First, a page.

NORTH LAWNDALE — Artists are planning a public art installation near the Kedzie-Homan station on the Blue Line, part of an ongoing neighborhood effort to make the area safer and more walkable.
The installation at the Homan and Harrison intersection is being designed to improve the streetscape for pedestrians who live in the neighborhood. The project is led by SAIC Design Homan Square, a course taught by Eric Hotchkiss at the School of the Art Institute of Chicago’s Homan Square campus, which functions as a pro-bono design consultancy for projects in North Lawndale.
Designers are gathering feedback from residents “to help us figure out what we are designing and why we are designing what’s going to be at this intersection,” Hotchkiss said.
“It doesn’t matter what you put in the space if there’s no activation around it,” Hotchkiss said.
SAIC Design Homan Square has held community roundtables to collect ideas and input from residents. The next engagement event is planned for 2 p.m. March 26, and login details will be posted on SAIC Design Homan Square’s social media channels.
The public art installation continues efforts to improve the streetscape in the neighborhood kicked off by the WALK-H walkability assessment released in 2020. The study, conducted by residents in collaboration with SAIC Homan Square and the North Lawndale Community Coordinating Council’s transportation committee, was aimed at making key intersections in the area safer and more welcoming to pedestrians.
The study evaluated 22 intersections within a half mile of the Kedzie-Homan station, collecting data on the condition of streets, sidewalks, bump-outs, crosswalks, road signs and traffic lights. With the help of neighborhood youth, the Walk-H team also surveyed more than 130 CTA users and pedestrians on barriers to walkability in the neighborhood.
The report found poor pedestrian infrastructure, such as ineffective crosswalks and poor lighting, made the area difficult and unsafe to navigate on foot. The Homan and Harrison intersection lacked a painted crosswalk and had a poorly marked bump-out that cars frequently cut across while turning, according to the study.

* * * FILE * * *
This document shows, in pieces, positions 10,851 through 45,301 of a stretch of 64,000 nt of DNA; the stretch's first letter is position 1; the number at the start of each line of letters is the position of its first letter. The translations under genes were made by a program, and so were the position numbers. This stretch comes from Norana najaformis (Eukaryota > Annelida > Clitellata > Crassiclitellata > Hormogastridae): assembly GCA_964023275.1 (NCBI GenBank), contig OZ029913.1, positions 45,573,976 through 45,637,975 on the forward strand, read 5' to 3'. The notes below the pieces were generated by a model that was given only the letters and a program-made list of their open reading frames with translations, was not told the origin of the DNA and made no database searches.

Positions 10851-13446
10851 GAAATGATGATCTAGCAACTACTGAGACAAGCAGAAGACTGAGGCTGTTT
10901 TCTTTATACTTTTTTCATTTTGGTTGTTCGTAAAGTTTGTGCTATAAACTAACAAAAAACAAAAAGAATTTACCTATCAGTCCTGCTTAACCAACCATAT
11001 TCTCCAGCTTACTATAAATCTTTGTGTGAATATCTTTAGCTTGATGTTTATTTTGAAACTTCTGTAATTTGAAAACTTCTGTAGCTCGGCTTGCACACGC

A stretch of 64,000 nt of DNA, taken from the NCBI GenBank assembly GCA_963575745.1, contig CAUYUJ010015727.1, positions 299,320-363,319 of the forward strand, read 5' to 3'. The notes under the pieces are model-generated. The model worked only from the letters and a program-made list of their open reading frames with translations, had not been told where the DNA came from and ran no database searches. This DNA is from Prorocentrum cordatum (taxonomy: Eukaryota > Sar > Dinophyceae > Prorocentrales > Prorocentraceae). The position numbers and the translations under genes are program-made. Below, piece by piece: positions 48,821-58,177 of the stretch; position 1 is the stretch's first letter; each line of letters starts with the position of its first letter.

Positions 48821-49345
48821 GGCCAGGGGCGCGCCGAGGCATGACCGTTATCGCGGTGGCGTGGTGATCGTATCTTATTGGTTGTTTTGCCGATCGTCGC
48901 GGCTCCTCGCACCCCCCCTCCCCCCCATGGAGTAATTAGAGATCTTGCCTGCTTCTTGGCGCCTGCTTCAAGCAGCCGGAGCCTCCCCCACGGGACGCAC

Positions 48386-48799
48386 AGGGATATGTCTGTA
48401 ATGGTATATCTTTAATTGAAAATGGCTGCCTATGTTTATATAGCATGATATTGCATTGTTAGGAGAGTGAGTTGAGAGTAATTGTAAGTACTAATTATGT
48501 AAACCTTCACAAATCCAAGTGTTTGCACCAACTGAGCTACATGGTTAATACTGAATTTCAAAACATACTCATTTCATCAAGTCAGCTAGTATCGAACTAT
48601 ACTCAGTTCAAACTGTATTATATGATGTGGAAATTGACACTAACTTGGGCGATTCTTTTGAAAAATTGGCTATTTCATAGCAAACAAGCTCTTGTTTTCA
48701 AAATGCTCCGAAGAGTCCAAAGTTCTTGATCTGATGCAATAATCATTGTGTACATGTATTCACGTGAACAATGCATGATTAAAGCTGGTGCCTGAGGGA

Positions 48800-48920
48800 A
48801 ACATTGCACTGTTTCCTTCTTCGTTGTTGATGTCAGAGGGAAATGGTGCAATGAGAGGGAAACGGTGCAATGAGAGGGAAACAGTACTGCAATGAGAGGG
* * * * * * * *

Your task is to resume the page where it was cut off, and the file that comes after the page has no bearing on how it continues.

The study also found the design of the streetscape discouraged many people from walking. Trends from the survey showed residents felt unfamiliar with the walking routes in the area, and that lack of a visual identity and curb appeal made the neighborhood less pedestrian-friendly.
“We think about walkability in terms of physically, but also emotionally. It changes the way you think about an intersection if you’re always stressed about walking past the intersection,” Hotchkiss said.
The art installation may incorporate elements such as a mural and lighting to address those issues. The designers will also consider things like signs to make walking routes more visible.
At a recent community roundtable on the art project, designers asked residents what would be needed to make the intersection safer and more walkable.
The art project should involve young people in North Lawndale, especially those who loiter around the Blue Line station, resident Audrey Dunford said. Getting young people more involved will make them feel a sense of belonging in the community and can make the area feel safer for pedestrians.
“We need people who can actually get out there and motivate them to want to do other stuff outside of just standing out there at night,” Dunford said. “A part of it, too, is that they don’t really have nothing to do.”
Residents recommended the installation incorporate lighting that will feel welcoming, a tile mosaic, green landscaping, an event space and visually appealing trash cans to reduce littering.
Community feedback will also determine the visual themes represented in the art so the installation will reflect the unique flavor, culture and history of North Lawndale. Participants suggested the mural draw on themes like Lawndale’s history of mom-and-pop shops, the historic Stone Temple Missionary Baptist Church and Martin Luther King Jr.’s visit to the neighborhood.
“Incorporating those stories and histories into this project will help it resonate better,” said Dylan Mattox, a member of the SAIC Design Homan Square team.
The SAIC Design Homan Square team will collect feedback from residents for 10 weeks before finalizing the design of the project in May.
Pascal Sabino is a Report for America corps member covering Austin, North Lawndale and Garfield Park for Block Club Chicago.
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